Interestingly both the fibre as well as the oil in Flax Seed possess excellent nutritional characteristics. Upto 42 per cent of flax seed is oil; and 70 per cent of that is the healthy polyunsaturated fat. Flax is also very high in fibre – both of the soluble and insoluble kind. Just 28.4 gm (1 ounce) contains 32 per cent of the recommended daily amount. Eating high fibre foods, such as flaxseed, have numerous benefits. Being low energy density, these foods translate to fewer calories. At the same time high fiber foods can help stabilize blood sugar levels, lower cholesterol levels, prevent heart disease, help relieve constipation, and reduce exposure to cancer-causing chemicals in the intestine. Flaxseed reduces resistance to insulin, and may help protect against diabetes.
The omega-3 essential fatty acids and fibre content in flax seed assist us in weight management. Fats play a very important role in our diet. Acting as the ignition for burning calories and maintenance of the metabolic processes, fats also help give a “satisfied” feeling after a meal. Yet some weightwatchers mistakenly eliminate all fats from their diet. This can be self-defeating in the long run. Polyunsaturated fats should never be cut from our diets. Learning what is “good fat” and “bad fat” for our body’s health is essential, for long-term weight management.
Omega-3 fats can help reduce inflammation, that is a significant factor in conditions such as asthma, osteoarthritis, rheumatoid arthritis, migraine headaches, and osteoporosis.
In contrast, Omega-6 fats, found in animal fats, margarine, and many vegetable oils—including corn, safflower, sunflower, palm, and peanut oils—can produce series 2 prostaglandins, which are pro-inflammatory molecules.
Both omega-6 and omega-3 fats are essential fatty acids: We need both types of fats to be healthy, and must derive them from our food.
Most nutrition experts believe that a robust ratio of omega-6 to omega-3 fats should be no higher than 4:1; and many recommend an optimal ratio of 2:1. However, most of our dietary practices take us dangerously away from these ranges – laying the basis for rising rate of inflammatory disorders.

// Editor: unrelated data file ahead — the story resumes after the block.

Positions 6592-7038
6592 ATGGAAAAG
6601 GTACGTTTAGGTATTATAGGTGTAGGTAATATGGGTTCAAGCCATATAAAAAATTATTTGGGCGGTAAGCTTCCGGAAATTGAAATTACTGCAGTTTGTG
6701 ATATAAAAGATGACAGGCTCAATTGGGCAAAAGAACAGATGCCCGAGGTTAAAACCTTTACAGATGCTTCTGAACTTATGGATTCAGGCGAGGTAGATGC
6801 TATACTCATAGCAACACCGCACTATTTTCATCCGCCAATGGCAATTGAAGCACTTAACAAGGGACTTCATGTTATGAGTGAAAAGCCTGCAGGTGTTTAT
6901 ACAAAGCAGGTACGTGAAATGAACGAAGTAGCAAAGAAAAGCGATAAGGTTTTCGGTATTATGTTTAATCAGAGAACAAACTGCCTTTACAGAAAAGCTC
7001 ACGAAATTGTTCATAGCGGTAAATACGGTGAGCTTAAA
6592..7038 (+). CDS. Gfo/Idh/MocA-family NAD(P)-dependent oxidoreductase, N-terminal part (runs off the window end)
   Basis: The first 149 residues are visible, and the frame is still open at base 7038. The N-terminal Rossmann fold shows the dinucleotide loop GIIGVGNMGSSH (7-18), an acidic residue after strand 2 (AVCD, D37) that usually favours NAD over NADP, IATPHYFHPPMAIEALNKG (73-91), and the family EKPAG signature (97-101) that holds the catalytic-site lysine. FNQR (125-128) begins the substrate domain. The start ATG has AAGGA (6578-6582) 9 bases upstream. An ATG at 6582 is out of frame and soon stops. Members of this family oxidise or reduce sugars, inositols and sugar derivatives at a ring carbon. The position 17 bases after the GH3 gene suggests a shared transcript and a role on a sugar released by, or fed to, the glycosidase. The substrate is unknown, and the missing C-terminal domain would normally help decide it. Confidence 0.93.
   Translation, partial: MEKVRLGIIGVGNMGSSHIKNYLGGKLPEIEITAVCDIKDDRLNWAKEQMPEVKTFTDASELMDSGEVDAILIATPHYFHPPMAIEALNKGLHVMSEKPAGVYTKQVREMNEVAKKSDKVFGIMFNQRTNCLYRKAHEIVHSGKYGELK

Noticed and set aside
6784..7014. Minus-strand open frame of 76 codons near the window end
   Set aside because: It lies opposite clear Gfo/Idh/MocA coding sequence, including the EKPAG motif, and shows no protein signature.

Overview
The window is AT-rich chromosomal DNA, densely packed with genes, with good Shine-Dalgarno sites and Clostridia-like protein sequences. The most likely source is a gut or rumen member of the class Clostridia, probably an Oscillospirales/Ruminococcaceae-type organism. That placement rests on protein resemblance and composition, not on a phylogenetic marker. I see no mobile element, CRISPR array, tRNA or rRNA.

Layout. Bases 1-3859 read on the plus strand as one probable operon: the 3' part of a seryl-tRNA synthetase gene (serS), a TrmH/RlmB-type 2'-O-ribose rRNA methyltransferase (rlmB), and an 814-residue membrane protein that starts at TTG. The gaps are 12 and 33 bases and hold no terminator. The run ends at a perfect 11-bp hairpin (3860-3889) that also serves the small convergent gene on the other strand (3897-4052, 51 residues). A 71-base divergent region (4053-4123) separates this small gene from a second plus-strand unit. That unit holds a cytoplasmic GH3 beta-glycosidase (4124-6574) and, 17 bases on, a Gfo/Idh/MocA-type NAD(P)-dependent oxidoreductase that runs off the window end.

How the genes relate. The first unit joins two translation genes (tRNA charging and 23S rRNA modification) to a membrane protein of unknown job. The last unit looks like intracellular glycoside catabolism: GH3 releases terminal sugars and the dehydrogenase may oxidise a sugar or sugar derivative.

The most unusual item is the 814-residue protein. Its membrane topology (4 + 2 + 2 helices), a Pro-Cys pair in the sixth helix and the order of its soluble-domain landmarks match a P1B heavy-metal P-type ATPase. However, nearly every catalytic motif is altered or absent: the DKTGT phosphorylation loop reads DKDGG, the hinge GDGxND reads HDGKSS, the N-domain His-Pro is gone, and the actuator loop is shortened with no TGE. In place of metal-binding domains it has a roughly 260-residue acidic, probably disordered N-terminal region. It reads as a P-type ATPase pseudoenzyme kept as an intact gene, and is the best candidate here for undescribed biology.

To improve our omega 6 to omega-3 ratio – we must swing the balance in favor of flaxseed oil, sesame oil, walnuts, and cold-water fish like wild salmon. And at the same time, decrease our consumption of foods rich in omega-6 fats – such as corn oil, peanut oil, butter, and the fats found in meats.
Tip of the week
Flaxseeds can be purchased either whole or already ground. The two different forms offer distinct benefits. Although ground flaxseeds may be more convenient, whole flaxseeds provide a longer shelf life.
Like any oil, flaxseed oil may turn rancid if it is not refrigerated. Flaxseed oil requires special packaging, because it is easily destroyed by heat, light, and oxygen. The highest quality flaxseed products are made using fresh cold pressed seeds, bottled in dark containers.
When purchasing flaxseed oil supplements, it is better to rely on brands from reputable companies – who certify that their products are free of heavy metals, such as lead and mercury. When possible, certified ‘Organic’ oils should be preferred.
Nature’s Wonder Food of the week: Flax Seeds
The best dosage of flaxseed oil depends on a number of factors, and should be determined in consultation with your physician. The general usage averages to 1 - 2 tablespoons daily(about 260 calories), or 2 capsules daily. Recommend dividing your daily flax fibre intake into three portions, taking a little bit with each meal. Flax can be helpfully added to all sorts of nutritious foods, like bran muffins and wheat bread.
People who are on blood thinning medications (anticoagulants), blood sugar lowering medications, or cholesterol lowering medications should take flaxseed oil or other sources of omega-3 fatty acids in consultation with their health care provider.